Peace Talks in Afghanistan and India’s Playbook

Rohith Sai Stambamkadi

10th April 2021

India’s role in the Afghanistan peace process has been a resonating theme of discussion in the strategic community within India and beyond. Calling for a “double peace” both within Afghanistan and in the region, External Affairs Minister (EAM), Dr. S. Jaishankar reiterated India’s support for Intra Afghan Negotiations (IAN), in the recent 9th Heart of Asia Conference in Tajikistan.

In the September 2020 historic intra-Afghan inaugural talks held in Doha, the Minister Jaishankar emphasised on India’s long held support for an “Afghan-held, Afghan-owned and Afghan-controlled” peace process. On the other hand, the US has been assertive of India’s role in Afghanistan emphasising on a unified and inclusive approach to the peace process.

India and Afghanistan share a historic positive relationship and hold many deep economic, cultural and societal ties ranging from Afghans’ passion for Indian music and film, strong hold on International trade and technology, medical tourism and energy co-operation among others. In the post-Taliban Afghanistan period, India has been a steadfast partner to the country and by far has immensely contributed to the civilian reconstruction of Afghanistan providing  assistance in the form of infrastructure and transportation projects, medical teams to treat Afghans, capacity building programmes and educational scholarships to students. India’s aid and assistance to Afghanistan has been more than any other country that India has extended its support to.

For years, India’s interests in the region were secured by the presence of the US and NATO troops that were deployed to maintain peace in the region against a violent Taliban. After multiple attempts for peace talks and failed negotiations, the United States in February 2020 reached an historic agreement with the Taliban where the U.S troops will be fully withdrawn from Afghanistan by the end of May 1st 2021. In return, the Taliban is expected to play a larger role in Afghan politics and reach a threshold of peace negotiation through “Intra- Afghan peace talks”.


An undesirable outcome?

The agreement seems to be hardly desirable for a country like India. While the agreement states that the Taliban shall prevent terrorist outfits from operating in Afghanistan, there is no precision on how the agreement will be enforced. On the other hand, it is undeniable to note that the Taliban, especially the Haqqani groups are being aided by the Inter-Service Intelligence (ISI) of Pakistan. These groups have attacked Indian assets in Afghanistan over decades.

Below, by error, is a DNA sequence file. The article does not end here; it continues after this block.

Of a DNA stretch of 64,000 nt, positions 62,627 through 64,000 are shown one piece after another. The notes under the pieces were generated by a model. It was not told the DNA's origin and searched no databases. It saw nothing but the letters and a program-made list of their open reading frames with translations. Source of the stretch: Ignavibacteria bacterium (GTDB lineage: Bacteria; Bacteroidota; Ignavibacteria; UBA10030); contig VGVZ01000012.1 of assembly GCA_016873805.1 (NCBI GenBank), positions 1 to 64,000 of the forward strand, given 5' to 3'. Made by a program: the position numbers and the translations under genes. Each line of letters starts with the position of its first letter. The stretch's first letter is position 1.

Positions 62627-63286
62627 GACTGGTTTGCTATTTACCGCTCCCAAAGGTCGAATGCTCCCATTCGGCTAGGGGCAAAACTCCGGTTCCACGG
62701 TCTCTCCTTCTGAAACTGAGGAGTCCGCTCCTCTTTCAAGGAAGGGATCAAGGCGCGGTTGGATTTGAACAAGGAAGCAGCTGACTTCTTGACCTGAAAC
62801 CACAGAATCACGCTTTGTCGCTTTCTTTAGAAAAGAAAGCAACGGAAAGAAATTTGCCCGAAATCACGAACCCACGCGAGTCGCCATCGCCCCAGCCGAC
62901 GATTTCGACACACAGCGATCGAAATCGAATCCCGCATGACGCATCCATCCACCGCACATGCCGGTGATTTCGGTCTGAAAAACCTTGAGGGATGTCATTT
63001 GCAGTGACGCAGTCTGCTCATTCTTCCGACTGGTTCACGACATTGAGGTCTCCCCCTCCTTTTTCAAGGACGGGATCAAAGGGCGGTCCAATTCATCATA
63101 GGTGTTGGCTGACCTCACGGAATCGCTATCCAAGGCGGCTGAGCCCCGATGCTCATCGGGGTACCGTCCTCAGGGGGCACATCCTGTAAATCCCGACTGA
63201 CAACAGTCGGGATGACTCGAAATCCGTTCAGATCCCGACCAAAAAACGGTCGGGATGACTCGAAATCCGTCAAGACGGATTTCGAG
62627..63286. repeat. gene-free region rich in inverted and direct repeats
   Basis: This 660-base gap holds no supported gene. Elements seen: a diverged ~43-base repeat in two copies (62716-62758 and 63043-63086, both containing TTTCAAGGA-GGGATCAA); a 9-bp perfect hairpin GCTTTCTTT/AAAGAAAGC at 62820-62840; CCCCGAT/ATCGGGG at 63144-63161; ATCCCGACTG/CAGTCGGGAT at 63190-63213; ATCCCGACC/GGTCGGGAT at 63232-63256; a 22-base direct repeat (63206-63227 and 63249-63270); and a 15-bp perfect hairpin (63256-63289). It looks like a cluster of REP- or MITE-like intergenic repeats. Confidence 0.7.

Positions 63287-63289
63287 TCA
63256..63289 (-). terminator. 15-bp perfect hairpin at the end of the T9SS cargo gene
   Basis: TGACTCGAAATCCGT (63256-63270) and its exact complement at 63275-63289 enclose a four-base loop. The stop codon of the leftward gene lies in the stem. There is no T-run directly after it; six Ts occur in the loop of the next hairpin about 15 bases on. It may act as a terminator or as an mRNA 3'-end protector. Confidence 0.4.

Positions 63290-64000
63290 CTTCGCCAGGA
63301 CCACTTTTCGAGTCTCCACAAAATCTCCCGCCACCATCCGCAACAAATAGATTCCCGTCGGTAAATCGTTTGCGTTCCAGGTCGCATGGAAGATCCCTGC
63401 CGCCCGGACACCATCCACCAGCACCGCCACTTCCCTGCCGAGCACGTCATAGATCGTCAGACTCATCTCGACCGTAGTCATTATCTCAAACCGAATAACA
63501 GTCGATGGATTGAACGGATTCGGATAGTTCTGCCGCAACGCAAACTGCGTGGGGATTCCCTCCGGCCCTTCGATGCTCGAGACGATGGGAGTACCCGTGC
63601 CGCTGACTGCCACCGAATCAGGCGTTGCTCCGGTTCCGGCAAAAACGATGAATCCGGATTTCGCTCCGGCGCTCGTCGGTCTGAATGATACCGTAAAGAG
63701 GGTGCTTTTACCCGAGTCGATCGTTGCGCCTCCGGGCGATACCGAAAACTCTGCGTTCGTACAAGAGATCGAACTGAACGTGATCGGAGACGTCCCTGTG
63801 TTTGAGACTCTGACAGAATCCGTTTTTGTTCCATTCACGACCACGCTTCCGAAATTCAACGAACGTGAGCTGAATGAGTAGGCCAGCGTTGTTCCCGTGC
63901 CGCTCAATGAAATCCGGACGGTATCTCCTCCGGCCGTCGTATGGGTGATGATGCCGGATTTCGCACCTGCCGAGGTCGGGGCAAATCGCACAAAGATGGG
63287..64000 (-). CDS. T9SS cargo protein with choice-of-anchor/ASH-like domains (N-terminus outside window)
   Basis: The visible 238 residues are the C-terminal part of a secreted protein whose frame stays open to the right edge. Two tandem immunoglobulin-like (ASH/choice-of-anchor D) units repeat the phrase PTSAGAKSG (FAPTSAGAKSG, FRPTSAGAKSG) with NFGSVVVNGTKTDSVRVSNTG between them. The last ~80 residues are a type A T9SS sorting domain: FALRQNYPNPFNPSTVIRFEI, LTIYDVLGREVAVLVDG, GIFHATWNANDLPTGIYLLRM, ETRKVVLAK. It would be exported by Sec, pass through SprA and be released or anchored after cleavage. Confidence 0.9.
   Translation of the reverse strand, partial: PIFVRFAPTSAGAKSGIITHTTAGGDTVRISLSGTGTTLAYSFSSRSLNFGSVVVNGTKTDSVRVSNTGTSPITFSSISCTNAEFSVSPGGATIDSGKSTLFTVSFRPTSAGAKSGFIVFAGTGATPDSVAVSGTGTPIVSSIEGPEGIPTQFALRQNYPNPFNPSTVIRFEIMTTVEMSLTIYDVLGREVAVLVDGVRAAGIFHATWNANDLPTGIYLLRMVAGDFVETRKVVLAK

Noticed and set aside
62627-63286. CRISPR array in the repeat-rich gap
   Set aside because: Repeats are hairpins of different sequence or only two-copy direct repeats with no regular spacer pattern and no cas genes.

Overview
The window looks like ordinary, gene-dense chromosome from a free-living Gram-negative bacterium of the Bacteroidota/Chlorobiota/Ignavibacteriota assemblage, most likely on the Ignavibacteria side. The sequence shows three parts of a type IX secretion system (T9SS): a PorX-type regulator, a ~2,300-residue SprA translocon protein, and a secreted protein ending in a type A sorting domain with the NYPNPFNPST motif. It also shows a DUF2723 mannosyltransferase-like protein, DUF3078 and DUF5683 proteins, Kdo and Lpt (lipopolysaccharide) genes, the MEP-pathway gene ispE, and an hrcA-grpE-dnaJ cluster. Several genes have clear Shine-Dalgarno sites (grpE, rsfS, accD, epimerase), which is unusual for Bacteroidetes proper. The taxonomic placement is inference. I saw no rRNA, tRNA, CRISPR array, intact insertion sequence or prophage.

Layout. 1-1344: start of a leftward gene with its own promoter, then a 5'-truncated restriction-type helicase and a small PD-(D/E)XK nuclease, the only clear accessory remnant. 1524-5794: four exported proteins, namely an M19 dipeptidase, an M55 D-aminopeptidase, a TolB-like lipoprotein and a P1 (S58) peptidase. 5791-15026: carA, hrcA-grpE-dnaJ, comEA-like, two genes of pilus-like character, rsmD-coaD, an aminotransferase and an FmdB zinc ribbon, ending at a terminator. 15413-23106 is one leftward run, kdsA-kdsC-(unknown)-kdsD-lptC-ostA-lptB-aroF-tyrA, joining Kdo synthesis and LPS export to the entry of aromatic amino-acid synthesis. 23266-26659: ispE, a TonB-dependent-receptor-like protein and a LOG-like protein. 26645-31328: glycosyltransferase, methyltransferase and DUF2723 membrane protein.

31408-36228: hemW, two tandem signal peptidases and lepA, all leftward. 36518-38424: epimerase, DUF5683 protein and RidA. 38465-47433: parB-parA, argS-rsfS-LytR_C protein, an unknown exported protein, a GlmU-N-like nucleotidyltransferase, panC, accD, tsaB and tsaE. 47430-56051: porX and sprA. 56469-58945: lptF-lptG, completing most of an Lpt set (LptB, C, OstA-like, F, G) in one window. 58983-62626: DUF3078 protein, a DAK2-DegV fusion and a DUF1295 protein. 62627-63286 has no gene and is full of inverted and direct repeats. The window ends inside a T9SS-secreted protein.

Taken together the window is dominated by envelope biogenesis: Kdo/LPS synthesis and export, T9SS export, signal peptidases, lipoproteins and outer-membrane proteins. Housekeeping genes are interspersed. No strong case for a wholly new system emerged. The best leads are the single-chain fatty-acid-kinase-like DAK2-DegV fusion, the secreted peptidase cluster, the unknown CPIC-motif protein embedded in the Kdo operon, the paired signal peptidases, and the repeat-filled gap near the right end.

Further, India, just like many other countries, doubts the Taliban intentions for peace and resettlement in Afghanistan and whether the Talibans represent the true interests of Afghan people. Additionally, India’s long-term interests in Afghanistan are impeded by the growing political instability in Kabul. Though there is a power sharing agreement in place between Afghan President Ashraf Ghani and former Chief Executive Abdullah Abdallah, it is clear that such alliances cannot be taken at their face value.

It is pertinent to note that India has been investing in Afghanistan partially because of the presence of the U.S-led troops and the relative stability it brought in the region. With this stability at risk, India urgently needs to reposition its strategies and priorities amid the fast-changing times.

Shifting priorities and strategies

India’s approach to the Taliban has subtly shifted over the years. Even though India has continued to give its strong support to the elected Afghan government, it was no longer entirely averse to engaging more substantively with the Taliban for reconciliation in the region. Though no direct channel of communication between India and the Taliban existed, the inaugural Doha summit in 2020 and the recent Heart of Asia Summit reflected the strategic shift of India’s priorities towards Taliban.